Everyone Can Create with LGfL Energise Curriculum Resources

In this first of a series of blog posts, I will look at how you can use Apple’s ‘Everyone Can Create’ creative guides with LGfL’s award-winning Energise curriculum resources to enhance and enrich your students learning.

“By unleashing the creativity of students through interactive exercises, they’ll learn how to develop and communicate ideas, become better problem solvers and discover new ways they can leave their mark on the world” – Apple

The Everyone Can Create curriculum is a collection of project guides (broken down into music, drawing, photo and video) that bring creative expression to every subject. They are designed to help students develop and communicate ideas and use free apps available on any iPad; taking advantage of the built-in camera, microphone, speakers, Multi-Touch display and Apple Pencil. 

 

Over my next four blog posts, I will look at each guide and demonstrate how to use these creative guides alongside LGfL’s award-winning Energise curriculum content.

The only things you will need are: an iPad running iOS 11 or later, the free Apple Books from the App Store and of course a ‘Let’s Get Digital Subscription’. Students can complete all of the activities using their fingertips, but for more accurate drawing the Apple Pencil is the perfect accessory. If your students are younger, they may have difficulty holding the slim Apple Pencil, so the Logitech Crayon may be more suitable for education use. For more details on procuring iPads, Pencils or Logitech Crayons visit here

What’s in the guides?

Each chapter starts with objectives, giving the student(s) a clear purpose for each task and comes with screenshots, illustrations and videos for additional support. As students work through each task they will build a toolkit of creative skills that they can use for the last project at the end of each chapter.

Everyone Can Create comes with a teacher guide designed to help educators infuse creativity in every year group with fun activities that can help to deepen student’s learning. It includes lesson ideas for projects in maths, science, literacy and literature, history and social studies and coding. Apple has also provided rubrics to help you evaluate student’s work in each medium.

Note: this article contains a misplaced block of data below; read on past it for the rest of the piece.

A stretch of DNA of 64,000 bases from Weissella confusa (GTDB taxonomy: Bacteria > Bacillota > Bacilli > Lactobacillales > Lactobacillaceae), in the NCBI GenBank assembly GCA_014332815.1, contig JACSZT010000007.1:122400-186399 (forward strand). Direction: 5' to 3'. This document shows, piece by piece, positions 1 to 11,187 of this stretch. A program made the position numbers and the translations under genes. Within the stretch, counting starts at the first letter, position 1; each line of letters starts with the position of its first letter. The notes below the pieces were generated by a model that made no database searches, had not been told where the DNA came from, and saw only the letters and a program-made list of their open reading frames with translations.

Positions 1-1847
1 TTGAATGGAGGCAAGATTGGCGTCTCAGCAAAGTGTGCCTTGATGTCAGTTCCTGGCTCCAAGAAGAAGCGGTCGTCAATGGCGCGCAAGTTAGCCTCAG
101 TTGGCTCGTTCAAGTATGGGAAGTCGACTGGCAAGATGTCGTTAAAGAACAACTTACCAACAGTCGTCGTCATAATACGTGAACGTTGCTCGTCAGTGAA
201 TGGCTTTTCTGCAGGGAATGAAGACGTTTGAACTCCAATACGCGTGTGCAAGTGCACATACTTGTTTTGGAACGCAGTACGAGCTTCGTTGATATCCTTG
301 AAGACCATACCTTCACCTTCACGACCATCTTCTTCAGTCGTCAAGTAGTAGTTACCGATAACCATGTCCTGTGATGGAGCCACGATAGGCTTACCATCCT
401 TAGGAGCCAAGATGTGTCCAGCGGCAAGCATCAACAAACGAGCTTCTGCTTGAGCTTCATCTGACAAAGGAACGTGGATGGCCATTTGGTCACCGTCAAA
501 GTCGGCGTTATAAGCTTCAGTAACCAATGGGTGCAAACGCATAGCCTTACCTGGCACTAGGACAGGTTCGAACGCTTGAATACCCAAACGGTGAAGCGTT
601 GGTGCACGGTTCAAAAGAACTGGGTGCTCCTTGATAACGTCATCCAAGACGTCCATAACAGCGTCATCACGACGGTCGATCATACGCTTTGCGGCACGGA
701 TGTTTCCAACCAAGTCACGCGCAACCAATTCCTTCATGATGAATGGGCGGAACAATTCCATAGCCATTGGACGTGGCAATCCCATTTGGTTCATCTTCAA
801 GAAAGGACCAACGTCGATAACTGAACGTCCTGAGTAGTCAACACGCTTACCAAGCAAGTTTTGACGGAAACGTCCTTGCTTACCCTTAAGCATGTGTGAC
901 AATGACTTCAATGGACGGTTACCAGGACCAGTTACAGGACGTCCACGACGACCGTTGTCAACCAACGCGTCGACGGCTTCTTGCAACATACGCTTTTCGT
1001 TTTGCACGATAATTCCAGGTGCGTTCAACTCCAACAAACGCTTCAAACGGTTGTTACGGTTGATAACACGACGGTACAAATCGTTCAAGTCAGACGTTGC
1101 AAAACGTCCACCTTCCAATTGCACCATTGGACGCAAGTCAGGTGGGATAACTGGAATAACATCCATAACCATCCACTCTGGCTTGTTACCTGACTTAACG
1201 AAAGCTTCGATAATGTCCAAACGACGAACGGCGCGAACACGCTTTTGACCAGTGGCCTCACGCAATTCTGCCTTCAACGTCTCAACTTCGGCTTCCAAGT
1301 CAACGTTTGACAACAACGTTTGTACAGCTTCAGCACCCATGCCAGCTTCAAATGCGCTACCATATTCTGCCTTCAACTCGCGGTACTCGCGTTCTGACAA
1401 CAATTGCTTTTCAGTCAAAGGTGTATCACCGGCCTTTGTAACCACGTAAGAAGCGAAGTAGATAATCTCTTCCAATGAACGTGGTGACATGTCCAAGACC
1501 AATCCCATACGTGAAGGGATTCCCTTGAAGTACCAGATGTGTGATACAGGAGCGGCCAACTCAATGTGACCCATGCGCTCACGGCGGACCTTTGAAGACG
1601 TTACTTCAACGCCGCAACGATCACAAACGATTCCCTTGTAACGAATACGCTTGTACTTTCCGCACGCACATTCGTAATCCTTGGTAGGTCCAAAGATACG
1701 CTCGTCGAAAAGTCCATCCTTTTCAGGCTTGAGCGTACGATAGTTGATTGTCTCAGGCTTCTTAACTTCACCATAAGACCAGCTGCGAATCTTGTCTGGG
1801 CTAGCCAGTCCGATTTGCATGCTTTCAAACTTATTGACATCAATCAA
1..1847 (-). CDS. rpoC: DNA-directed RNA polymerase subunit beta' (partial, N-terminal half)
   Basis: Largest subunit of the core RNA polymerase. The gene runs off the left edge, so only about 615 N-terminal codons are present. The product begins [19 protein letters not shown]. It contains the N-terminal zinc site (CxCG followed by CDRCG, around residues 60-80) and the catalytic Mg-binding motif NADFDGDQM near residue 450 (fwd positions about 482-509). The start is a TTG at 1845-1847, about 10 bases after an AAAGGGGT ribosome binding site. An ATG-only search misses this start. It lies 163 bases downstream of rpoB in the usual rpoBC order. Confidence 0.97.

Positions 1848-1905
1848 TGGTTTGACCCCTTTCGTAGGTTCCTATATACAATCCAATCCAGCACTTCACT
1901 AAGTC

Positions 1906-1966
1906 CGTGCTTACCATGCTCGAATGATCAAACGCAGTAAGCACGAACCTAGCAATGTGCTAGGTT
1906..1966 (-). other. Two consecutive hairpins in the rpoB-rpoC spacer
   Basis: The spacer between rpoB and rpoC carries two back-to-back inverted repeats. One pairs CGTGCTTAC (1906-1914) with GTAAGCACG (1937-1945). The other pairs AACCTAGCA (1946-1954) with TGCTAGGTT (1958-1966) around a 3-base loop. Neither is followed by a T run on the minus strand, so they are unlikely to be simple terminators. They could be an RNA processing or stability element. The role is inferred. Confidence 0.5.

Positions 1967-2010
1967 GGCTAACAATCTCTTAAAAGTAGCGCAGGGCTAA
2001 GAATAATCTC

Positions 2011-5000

In this post, we will look at the Drawing unit. The activities use Apple’s free, built-in apps (Keynote, Pages, Camera and Photos) and also a free drawing app, Tayasui Sketches School, which combine to help develop students’ confidence with different creative techniques and styles using apps they’ll already be familiar with.

First Chapter

The first chapter covers the concepts and techniques used when creating word art. Students start off with the basics, drawing freehand circles and making lines and patterns, before building on all the skills they’ll learn in the chapter to complete an expressive piece of word art. 

Why not ask your students to create their own word art using some of the Energise curriculum content titles as a theme? For example, use the theme of Ancient Egypt, Space Adventures or The Tudors in London to create word art to start their topic off or explore in detail the type of letting or styles found within that era of history.

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Second Chapter

In this chapter, students have the chance to explore sketch noting and how to use shapes and doodles to represent an idea or concept and to emphasize ideas such as a story or even a recipe

Cook It and use sketch noting to explain or demonstrate a recipe? The aim of Cook it is to improve pupils’ skill, understanding and enjoyment of food and healthy eating. The site supports the teaching of a range of basic skills and processes. It encourages and inspire learners to explore cooking and supports ways for students to create and share their own recipes and what better way than creating their own sketch note.